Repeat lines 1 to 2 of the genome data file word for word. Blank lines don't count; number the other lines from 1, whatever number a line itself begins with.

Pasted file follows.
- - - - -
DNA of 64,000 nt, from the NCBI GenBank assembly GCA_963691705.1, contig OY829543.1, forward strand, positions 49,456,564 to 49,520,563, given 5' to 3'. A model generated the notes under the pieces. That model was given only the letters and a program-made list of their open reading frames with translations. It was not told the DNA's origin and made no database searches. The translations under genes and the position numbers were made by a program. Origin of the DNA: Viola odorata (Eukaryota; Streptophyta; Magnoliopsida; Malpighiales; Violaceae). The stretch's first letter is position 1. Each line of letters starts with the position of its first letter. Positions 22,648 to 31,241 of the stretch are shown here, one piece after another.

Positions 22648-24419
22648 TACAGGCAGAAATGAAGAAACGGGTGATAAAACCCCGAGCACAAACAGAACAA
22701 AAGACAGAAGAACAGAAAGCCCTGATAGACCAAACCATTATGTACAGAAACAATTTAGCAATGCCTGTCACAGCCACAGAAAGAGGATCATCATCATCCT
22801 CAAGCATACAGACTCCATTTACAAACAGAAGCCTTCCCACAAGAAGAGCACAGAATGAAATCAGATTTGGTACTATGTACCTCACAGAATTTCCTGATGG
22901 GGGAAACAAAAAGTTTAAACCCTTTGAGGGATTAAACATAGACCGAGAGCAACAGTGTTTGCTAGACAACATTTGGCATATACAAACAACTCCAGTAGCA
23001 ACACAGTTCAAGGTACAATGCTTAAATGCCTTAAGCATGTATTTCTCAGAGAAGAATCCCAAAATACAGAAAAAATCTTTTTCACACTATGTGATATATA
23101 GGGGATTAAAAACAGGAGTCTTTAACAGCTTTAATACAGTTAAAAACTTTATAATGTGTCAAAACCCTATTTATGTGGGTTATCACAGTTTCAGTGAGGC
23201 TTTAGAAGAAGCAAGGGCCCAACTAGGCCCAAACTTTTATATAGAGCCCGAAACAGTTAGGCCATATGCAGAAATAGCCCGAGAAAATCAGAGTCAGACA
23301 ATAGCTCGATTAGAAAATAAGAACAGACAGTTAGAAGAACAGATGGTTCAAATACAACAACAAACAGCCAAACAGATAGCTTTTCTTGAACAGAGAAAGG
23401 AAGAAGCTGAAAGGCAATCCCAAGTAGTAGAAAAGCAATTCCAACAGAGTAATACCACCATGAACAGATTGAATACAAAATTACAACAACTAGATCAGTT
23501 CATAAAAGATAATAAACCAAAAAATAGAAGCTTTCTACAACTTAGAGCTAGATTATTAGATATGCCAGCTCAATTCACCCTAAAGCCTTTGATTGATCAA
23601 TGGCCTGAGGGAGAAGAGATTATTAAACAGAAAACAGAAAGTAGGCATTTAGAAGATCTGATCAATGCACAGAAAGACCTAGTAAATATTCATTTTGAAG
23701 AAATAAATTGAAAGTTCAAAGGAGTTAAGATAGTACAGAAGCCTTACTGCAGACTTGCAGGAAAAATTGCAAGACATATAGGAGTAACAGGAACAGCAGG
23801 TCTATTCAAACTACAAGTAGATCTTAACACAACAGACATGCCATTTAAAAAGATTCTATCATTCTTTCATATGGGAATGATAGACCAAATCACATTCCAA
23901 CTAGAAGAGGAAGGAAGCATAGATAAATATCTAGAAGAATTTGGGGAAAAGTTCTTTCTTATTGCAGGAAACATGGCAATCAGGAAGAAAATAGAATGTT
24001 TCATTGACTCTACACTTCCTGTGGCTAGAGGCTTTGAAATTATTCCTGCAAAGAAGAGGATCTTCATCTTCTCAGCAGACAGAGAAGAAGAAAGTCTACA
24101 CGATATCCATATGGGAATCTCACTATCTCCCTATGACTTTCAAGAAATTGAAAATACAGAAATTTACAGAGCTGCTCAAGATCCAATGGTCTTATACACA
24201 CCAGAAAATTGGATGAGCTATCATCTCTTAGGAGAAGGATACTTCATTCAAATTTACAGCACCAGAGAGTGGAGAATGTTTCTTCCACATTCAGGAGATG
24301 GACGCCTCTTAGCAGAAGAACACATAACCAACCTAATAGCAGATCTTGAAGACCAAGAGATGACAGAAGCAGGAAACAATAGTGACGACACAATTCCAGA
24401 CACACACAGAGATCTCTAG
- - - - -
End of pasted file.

DNA of 64,000 nt, from the NCBI GenBank assembly GCA_963691705.1, contig OY829543.1, forward strand, positions 49,456,564 to 49,520,563, given 5' to 3'. A model generated the notes under the pieces. That model was given only the letters and a program-made list of their open reading frames with translations. It was not told the DNA's origin and made no database searches. The translations under genes and the position numbers were made by a program. Origin of the DNA: Viola odorata (Eukaryota; Streptophyta; Magnoliopsida; Malpighiales; Violaceae). The stretch's first letter is position 1. Each line of letters starts with the position of its first letter. Positions 22,648 to 31,241 of the stretch are shown here, one piece after another.

Positions 22648-24419